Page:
In response to this, the leading children’s backpack brand YUU are launching their new ergonomically-designed school backpack, YUUschool, along with their ‘backing better backs’ campaign to encourage parents to reassess their child’s backpack and posture to avoid any unnecessary backpain in the future.

Worryingly, according to research carried out by the British Chiropractic Association, a third of parents have reported that their child has suffered from some form of back or neck pain in the past. Whilst backpain can be caused by a number of factors, unsuitable school bags are widely accepted as a common cause. Studies have shown that up to 4 million children in the UK are walking with school bags that are too heavy for them and could potentially be harming their spines. Experts have stated that a child should be able to carry up to 10% of their own bodyweight without causing any damage but a survey by charity BackCare UK highlighted that this is often exceeded, with 11-12 year olds being the highest risk group found to be carrying on average 13% of their body weight (in some cases children were carrying up to 60%!).

Rachael Withe, marketing manager of YUU comments “Any parent would be alarmed to learn of the unseen damage their child’s backpack could be causing. Going to school brings with it a need to carry certain items and although we don’t always have control over the weight of those items, we do have control over the way in which that weight is carried. This is exactly why we have designed the new YUUschool according to ergonomic principals so that weight is distributed evenly and symmetrically over the child’s body.”

Paediatric Osteopath Annie Khenian adds “Children’s spines grow and develop rapidly, especially in adolescence, and it’s imperative that correct posture is maintained and care is taken in these formative years to avoid problems later in life. Many children carry substantial weight to, from and around school on a daily basis. Often the weight of the rucksack pulls children backwards which in turn prompts them to lean forward or arch their backs to keep the weight centred. Over time this position can compress the spine causing pain and discomfort. We would always advise parents to invest in a supportive backpack”

The new YUUschool backpack is packed full of scientific ergonomic features, including vertical compartmentalisation of the pockets so weight is kept higher up and closer to the spine. The s-shaped padded straps are sewn close together not just for additional comfort but also to centralise weight to the body. The deep pockets combined with the secure straps have been thoughtfully designed and positioned to avoid weight falling down into the middle of the bag which causes weight to be unevenly distributed and concentrated in one area causing unnecessary pressure and pain. The full extent of the YUUschool’s ergonomic design and the benefits this brings can be found at https://yuuworld.com/schoolbags/

Kellie Forbes, co-founder of YUU adds “For most parents this time of year is usually a race against the clock to get all the usual supplies of uniform, stationary and books fully stocked. However, this is also the perfect time to re-assess your child’s backpack and make sure it offers suitable protection for the busy year ahead. Our 10-step Backing Better Backs checklist offers a simple risk-assessment that parents can follow to help prevent painful back problems in the future.”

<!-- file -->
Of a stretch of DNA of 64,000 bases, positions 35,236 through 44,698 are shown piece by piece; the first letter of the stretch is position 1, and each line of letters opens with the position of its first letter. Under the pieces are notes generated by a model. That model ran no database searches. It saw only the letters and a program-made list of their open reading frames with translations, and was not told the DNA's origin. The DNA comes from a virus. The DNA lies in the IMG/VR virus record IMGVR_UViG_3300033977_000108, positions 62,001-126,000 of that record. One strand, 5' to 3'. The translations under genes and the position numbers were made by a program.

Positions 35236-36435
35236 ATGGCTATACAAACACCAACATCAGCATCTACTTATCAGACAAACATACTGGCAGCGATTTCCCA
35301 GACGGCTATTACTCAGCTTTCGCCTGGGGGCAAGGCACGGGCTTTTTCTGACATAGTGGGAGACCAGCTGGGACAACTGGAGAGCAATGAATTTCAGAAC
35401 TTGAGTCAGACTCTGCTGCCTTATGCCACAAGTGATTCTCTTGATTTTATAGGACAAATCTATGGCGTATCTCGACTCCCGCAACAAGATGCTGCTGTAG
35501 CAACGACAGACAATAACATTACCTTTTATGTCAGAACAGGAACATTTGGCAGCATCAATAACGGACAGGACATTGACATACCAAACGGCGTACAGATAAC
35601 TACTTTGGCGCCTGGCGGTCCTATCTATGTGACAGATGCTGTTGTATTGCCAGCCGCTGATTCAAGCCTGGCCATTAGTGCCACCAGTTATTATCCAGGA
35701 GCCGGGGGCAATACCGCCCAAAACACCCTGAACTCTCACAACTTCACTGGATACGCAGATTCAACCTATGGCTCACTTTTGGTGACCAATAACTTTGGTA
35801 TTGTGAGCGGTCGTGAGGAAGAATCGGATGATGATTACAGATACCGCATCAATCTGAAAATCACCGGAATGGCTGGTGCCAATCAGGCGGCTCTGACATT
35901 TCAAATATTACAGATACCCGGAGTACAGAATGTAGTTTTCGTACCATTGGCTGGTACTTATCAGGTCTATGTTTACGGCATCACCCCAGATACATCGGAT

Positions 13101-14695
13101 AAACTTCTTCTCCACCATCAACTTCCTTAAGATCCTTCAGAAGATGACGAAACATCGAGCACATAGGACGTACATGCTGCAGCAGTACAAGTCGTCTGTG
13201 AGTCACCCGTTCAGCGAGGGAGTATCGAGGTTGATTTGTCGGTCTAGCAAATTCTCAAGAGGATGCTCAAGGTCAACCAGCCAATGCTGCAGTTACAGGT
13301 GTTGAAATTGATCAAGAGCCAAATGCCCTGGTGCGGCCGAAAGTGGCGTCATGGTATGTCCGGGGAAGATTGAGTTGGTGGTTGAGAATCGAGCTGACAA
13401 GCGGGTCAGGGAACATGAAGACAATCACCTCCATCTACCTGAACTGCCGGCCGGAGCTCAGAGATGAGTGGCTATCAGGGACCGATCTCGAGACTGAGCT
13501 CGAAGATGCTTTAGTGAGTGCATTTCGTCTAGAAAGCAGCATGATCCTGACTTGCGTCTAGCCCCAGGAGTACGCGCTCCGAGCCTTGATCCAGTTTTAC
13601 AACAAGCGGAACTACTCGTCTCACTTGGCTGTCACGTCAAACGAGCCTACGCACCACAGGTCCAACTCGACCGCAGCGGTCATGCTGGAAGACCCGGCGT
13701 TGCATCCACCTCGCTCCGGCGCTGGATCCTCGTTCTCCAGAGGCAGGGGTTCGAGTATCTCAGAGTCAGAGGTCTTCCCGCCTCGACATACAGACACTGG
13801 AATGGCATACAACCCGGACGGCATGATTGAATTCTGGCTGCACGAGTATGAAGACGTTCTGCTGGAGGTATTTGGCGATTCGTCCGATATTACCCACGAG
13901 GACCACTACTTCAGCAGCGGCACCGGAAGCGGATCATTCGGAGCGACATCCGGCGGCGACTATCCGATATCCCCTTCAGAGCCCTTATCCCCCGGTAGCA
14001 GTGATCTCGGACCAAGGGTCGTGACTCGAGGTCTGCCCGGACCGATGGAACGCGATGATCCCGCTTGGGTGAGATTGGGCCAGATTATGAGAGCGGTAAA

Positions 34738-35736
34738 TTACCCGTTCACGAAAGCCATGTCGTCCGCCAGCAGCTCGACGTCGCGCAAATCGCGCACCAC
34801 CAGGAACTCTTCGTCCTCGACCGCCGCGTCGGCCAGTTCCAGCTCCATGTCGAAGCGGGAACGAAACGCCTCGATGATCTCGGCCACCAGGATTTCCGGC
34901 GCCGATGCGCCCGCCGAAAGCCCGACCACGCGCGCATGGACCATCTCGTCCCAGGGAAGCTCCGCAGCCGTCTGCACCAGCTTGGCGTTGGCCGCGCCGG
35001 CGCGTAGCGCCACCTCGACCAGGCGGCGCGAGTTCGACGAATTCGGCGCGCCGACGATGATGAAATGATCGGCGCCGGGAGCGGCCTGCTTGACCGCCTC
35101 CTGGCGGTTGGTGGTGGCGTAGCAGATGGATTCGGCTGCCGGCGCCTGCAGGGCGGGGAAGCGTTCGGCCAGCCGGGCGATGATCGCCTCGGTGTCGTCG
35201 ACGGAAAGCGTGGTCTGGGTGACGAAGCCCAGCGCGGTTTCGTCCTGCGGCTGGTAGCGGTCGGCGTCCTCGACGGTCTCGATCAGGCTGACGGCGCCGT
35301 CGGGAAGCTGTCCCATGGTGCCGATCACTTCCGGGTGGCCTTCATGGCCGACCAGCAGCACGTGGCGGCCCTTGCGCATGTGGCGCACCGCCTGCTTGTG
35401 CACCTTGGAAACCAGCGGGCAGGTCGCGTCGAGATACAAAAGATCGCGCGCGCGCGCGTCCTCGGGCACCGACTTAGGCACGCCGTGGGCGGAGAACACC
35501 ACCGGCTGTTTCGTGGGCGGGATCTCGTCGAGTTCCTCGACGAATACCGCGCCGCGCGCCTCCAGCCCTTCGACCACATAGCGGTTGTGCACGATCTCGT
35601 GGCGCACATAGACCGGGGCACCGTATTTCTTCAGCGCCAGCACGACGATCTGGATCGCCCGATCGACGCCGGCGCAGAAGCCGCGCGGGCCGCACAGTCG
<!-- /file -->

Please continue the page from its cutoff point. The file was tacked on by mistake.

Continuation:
The YUUschool is available to buy from www.yuuworld.com for £40. There is currently a promotion for a “back to school bundle” which includes the YUUschool backpack, a gym bag, a waterbottle, stationary set and notebook for £49.50 (a saving of 25%). The website also offers advice and support for back care, including a 10-step backing better backs checklist.

THE SECRET LIFE OF PAIN…

The Secret Life of Pain is an article in New York Times which a friend sent me to read, and I just felt I had to share with my pain pals.

The article starts off by telling you about the double life that David Roberts, a former academic physicist and diplomat who lives and works in New York City.

He goes on to explain how he hid is chronic pain in many ways, one being that he had an orthotic cushion inside his briefcase and would make a joke out of sitting on the briefcase. He also wore a corset and heat wrap which he disguised under his tailored suit. He had become adept at hiding his back pain from everyone except his family.

He would even sneak upstairs when working at conferences to get some pain relief from his wife who would work on his back. Eventually he had to tell the Embassy where he worked about his double life.

He had medicals and tests and saw a number of people in the medical field but no-one said they could help him. So he joined what he called no-hopers at Mayo’s pain rehabilitation centre. 

At this clinic pain was treated quite different to anywhere else where they explain that the brain becomes addicted to dramatizing pain, and the more you feed it, the stronger the addiction. So, they said, don’t dwell on the pain, and don’t try to fix it – no props, no pills, and eventually the mind should let go.

Obviously he said he was a bit skeptical at the beginning but after reading up on it as much as he possibly could he began to understand that this was quite logical. He decided to give the Mayo clinic program a go. Stripped of all his props the clinic told him to turn his mind towards his breathing.

He tried it, and noticed that as he sat and concentrated on his breathing he could see flickers of awareness. After practicing every day for a couple of months, he was able to sit back and see the difference. Although they try not to talk about the pain anymore, he knows his props are locked up in a cupboard, out of view. He says that the old panic doesn’t rise like it used to, the sensations rise and fall but that he now acts and looks like a healthy man.

I found this article inspirational, and although I have written in the past how I feel that my writing takes me away from my pain, maybe I am wrong and that writing takes my mind away from my pain by focusing on something. Obviously this is no quick fix but certainly ‘mind over matter’, must come into the equation of coping with life in chronic pain.